During the course every fighter’s career, they have had to deal with fear. Whether or not they will admit it, even the most intimidating and ferocious competitor has had to fight, forget, flee from or face their fear in the ring. The impact of fear on performance and the role it plays in the sport is something that simply cannot be denied. It has kept contenders from winning championships and has prevented bright prospects from realizing their potential. Fear can’t be suppressed or wished away, but rather embraced in order to harness its power and purpose. And part of harnessing that power is understanding it.
Fear, and the way that it manifests itself, is born out of self-preservation. It was the way our ancestors were able to adapt to their surroundings - chasing down their prey for food or running from their food (their predator) to keep from being “dinner.” It was all about survival. Out of this instinctual breeding ground came the human body’s fight-or-flight response. This is your natural way of coping with stressful surroundings or a dangerous environment; or your body’s way of preparing to do battle. What is happening to the body, in essence, is the frontal cortex sends a message that releases a wave of stress hormones, adrenaline and cortisol. These hormones elevate blood sugar levels and release a quick burst of energy in preparation to fight. This release also causes the heart to pump up to four times the amount of blood, from 5 to nearly 20 quarts per minute, to increase oxygen and energy flow. The blood also takes a different route away from the skin, stomach and kidneys because they are not necessary for survival at that point. The blood instead is re-routed to the muscles and vital organs to prepare to mount or defend against a physical attack. Blood pressure, heart rate and breathing rates increase to prepare the body for combat. The body’s nervous system kicks into high gear and every bit of glucose is converted into fuel, creating the perfect environment for a fighting machine. To call this process “amazing” would be an understatement.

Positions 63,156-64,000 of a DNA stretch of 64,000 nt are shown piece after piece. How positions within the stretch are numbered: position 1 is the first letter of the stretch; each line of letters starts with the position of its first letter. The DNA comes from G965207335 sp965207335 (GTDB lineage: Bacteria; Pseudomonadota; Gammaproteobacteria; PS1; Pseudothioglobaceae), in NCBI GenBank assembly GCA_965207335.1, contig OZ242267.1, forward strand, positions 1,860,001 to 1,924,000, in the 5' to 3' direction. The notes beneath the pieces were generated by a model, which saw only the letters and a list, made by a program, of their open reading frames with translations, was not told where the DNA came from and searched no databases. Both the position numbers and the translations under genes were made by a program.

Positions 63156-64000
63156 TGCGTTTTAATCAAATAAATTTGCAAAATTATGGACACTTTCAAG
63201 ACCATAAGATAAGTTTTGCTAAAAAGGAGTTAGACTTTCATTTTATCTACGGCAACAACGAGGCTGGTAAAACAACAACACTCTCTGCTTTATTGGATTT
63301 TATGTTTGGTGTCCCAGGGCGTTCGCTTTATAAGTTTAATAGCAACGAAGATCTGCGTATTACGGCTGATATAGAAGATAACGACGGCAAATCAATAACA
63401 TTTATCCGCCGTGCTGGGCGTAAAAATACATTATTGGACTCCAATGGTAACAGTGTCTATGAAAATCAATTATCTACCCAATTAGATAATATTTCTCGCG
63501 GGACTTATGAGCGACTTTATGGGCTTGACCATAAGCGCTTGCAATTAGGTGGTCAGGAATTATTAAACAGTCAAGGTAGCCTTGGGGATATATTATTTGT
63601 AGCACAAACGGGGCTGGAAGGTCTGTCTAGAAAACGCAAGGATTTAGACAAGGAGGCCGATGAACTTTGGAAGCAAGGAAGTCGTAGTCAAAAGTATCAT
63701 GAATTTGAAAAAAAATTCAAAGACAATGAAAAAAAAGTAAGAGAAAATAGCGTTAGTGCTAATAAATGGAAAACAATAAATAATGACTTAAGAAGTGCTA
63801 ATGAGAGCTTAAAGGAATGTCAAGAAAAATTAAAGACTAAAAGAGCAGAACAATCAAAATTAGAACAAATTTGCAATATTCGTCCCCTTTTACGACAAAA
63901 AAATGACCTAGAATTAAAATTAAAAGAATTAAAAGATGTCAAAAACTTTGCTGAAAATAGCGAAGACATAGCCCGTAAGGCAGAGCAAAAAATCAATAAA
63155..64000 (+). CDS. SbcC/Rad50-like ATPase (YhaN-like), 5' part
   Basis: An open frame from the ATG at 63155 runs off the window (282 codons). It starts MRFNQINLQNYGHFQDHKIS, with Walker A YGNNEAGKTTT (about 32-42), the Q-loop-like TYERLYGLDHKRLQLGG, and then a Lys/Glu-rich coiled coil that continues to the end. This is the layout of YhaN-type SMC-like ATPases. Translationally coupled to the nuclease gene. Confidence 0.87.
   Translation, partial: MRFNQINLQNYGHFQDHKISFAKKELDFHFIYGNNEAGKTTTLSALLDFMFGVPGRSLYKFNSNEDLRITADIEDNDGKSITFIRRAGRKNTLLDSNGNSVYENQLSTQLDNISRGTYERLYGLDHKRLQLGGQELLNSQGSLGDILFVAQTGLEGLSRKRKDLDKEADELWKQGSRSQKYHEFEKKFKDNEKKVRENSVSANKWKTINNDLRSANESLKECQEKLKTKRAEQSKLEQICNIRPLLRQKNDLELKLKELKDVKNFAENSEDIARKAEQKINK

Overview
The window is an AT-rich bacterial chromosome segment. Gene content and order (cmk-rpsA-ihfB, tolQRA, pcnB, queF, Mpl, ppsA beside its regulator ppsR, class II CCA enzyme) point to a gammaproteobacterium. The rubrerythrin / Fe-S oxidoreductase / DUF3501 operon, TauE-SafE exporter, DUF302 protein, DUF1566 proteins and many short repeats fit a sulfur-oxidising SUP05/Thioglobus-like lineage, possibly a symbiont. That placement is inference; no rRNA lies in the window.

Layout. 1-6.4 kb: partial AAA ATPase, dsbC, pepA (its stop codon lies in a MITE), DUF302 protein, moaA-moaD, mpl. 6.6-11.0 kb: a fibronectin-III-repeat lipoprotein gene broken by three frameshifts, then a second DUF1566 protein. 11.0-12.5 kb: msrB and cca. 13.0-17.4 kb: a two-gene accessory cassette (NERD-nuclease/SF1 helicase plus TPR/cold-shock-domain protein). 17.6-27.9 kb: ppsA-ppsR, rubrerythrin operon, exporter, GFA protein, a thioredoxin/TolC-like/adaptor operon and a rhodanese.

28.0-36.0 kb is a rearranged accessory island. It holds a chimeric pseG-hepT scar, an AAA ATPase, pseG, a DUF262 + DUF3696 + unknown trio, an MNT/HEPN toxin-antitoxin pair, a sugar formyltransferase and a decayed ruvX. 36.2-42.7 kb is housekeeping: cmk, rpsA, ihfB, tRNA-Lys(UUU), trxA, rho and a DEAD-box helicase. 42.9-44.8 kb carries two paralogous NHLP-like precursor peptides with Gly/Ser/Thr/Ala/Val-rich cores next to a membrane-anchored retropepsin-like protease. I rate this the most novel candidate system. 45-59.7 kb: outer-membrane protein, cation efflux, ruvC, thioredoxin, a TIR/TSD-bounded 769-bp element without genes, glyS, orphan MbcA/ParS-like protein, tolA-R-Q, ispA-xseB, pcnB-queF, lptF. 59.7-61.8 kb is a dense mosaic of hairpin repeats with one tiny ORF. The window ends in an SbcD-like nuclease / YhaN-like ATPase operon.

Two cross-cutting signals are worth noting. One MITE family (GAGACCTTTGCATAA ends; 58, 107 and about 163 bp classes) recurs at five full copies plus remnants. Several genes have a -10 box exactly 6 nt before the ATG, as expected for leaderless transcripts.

As a fighter, how could you look at that process and not be in awe of how perfectly it fits your profession? It is an entirely natural instinct, passed down to you from generation to generation, that specifically prepares you to fight. Most people don’t have an outlet suited to let this play out in day-to-day life. They don’t have a need or way to release this physiological reaction so they usually create undue stress, hate their boss, get irritated with their neighbor, yell at other commuters on the way to work and create heightened anxiety/stress in their lives. Now, that’s unnatural! Still, many fighters struggle with this fear. The physical reaction, alert nervous system, rapid heartbeat, increased sweating, etcetera all feel “foreign” because they are not everyday emotions, but they actually couldn’t be more natural. Fear that is properly channeled is one of the most powerful tools a fighter has when he or she is entering the ring.